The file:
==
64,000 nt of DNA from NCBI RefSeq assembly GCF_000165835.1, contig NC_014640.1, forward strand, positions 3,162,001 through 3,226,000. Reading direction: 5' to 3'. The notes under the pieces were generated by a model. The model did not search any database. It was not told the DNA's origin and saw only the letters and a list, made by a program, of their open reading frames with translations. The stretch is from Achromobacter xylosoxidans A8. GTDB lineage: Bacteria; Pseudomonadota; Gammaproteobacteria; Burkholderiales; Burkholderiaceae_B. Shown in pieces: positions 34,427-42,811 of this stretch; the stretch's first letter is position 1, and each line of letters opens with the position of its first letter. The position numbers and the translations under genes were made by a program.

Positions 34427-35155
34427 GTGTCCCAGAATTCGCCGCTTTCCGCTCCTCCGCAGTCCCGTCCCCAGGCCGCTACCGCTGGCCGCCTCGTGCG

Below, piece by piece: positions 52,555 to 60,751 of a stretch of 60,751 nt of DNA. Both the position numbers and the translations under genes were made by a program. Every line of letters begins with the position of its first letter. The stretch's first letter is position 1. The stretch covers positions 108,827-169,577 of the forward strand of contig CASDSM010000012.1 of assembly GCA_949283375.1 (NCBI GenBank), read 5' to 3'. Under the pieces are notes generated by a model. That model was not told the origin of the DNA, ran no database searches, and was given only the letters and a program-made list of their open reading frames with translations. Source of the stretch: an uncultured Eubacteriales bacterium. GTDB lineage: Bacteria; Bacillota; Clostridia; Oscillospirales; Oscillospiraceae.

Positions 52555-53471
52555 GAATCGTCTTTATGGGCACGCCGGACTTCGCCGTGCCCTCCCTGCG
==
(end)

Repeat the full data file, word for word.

64,000 nt of DNA from NCBI RefSeq assembly GCF_000165835.1, contig NC_014640.1, forward strand, positions 3,162,001 through 3,226,000. Reading direction: 5' to 3'. The notes under the pieces were generated by a model. The model did not search any database. It was not told the DNA's origin and saw only the letters and a list, made by a program, of their open reading frames with translations. The stretch is from Achromobacter xylosoxidans A8. GTDB lineage: Bacteria; Pseudomonadota; Gammaproteobacteria; Burkholderiales; Burkholderiaceae_B. Shown in pieces: positions 34,427-42,811 of this stretch; the stretch's first letter is position 1, and each line of letters opens with the position of its first letter. The position numbers and the translations under genes were made by a program.

Positions 34427-35155
34427 GTGTCCCAGAATTCGCCGCTTTCCGCTCCTCCGCAGTCCCGTCCCCAGGCCGCTACCGCTGGCCGCCTCGTGCG

Below, piece by piece: positions 52,555 to 60,751 of a stretch of 60,751 nt of DNA. Both the position numbers and the translations under genes were made by a program. Every line of letters begins with the position of its first letter. The stretch's first letter is position 1. The stretch covers positions 108,827-169,577 of the forward strand of contig CASDSM010000012.1 of assembly GCA_949283375.1 (NCBI GenBank), read 5' to 3'. Under the pieces are notes generated by a model. That model was not told the origin of the DNA, ran no database searches, and was given only the letters and a program-made list of their open reading frames with translations. Source of the stretch: an uncultured Eubacteriales bacterium. GTDB lineage: Bacteria; Bacillota; Clostridia; Oscillospirales; Oscillospiraceae.

Positions 52555-53471
52555 GAATCGTCTTTATGGGCACGCCGGACTTCGCCGTGCCCTCCCTGCG